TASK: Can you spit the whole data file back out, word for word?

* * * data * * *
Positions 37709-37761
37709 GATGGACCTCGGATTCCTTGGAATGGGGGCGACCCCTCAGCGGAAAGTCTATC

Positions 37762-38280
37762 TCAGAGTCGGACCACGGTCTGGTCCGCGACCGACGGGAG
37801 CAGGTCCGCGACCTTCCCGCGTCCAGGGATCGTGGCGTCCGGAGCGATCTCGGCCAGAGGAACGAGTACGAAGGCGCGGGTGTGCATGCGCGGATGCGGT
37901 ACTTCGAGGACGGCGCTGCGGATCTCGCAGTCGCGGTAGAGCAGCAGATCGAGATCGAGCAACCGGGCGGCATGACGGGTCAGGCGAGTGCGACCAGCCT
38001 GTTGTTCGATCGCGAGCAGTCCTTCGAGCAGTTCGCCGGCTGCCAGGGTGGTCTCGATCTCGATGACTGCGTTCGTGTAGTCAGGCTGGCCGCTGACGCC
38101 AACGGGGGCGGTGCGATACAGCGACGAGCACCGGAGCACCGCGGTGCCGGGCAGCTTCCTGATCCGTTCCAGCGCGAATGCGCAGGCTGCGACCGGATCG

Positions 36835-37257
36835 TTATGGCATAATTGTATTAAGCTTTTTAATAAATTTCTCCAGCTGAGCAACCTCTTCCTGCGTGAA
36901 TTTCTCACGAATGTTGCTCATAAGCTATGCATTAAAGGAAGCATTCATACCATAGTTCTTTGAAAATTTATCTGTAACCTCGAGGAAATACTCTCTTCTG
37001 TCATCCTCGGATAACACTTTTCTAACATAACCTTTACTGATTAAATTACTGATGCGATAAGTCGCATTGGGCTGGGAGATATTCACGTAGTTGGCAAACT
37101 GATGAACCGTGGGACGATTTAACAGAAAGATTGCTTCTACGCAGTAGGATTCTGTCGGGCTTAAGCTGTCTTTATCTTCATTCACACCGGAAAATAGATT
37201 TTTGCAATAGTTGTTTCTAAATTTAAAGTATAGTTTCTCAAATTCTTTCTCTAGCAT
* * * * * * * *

Positions 37709-37761
37709 GATGGACCTCGGATTCCTTGGAATGGGGGCGACCCCTCAGCGGAAAGTCTATC

Positions 37762-38280
37762 TCAGAGTCGGACCACGGTCTGGTCCGCGACCGACGGGAG
37801 CAGGTCCGCGACCTTCCCGCGTCCAGGGATCGTGGCGTCCGGAGCGATCTCGGCCAGAGGAACGAGTACGAAGGCGCGGGTGTGCATGCGCGGATGCGGT
37901 ACTTCGAGGACGGCGCTGCGGATCTCGCAGTCGCGGTAGAGCAGCAGATCGAGATCGAGCAACCGGGCGGCATGACGGGTCAGGCGAGTGCGACCAGCCT
38001 GTTGTTCGATCGCGAGCAGTCCTTCGAGCAGTTCGCCGGCTGCCAGGGTGGTCTCGATCTCGATGACTGCGTTCGTGTAGTCAGGCTGGCCGCTGACGCC
38101 AACGGGGGCGGTGCGATACAGCGACGAGCACCGGAGCACCGCGGTGCCGGGCAGCTTCCTGATCCGTTCCAGCGCGAATGCGCAGGCTGCGACCGGATCG

Positions 36835-37257
36835 TTATGGCATAATTGTATTAAGCTTTTTAATAAATTTCTCCAGCTGAGCAACCTCTTCCTGCGTGAA
36901 TTTCTCACGAATGTTGCTCATAAGCTATGCATTAAAGGAAGCATTCATACCATAGTTCTTTGAAAATTTATCTGTAACCTCGAGGAAATACTCTCTTCTG
37001 TCATCCTCGGATAACACTTTTCTAACATAACCTTTACTGATTAAATTACTGATGCGATAAGTCGCATTGGGCTGGGAGATATTCACGTAGTTGGCAAACT
37101 GATGAACCGTGGGACGATTTAACAGAAAGATTGCTTCTACGCAGTAGGATTCTGTCGGGCTTAAGCTGTCTTTATCTTCATTCACACCGGAAAATAGATT
37201 TTTGCAATAGTTGTTTCTAAATTTAAAGTATAGTTTCTCAAATTCTTTCTCTAGCAT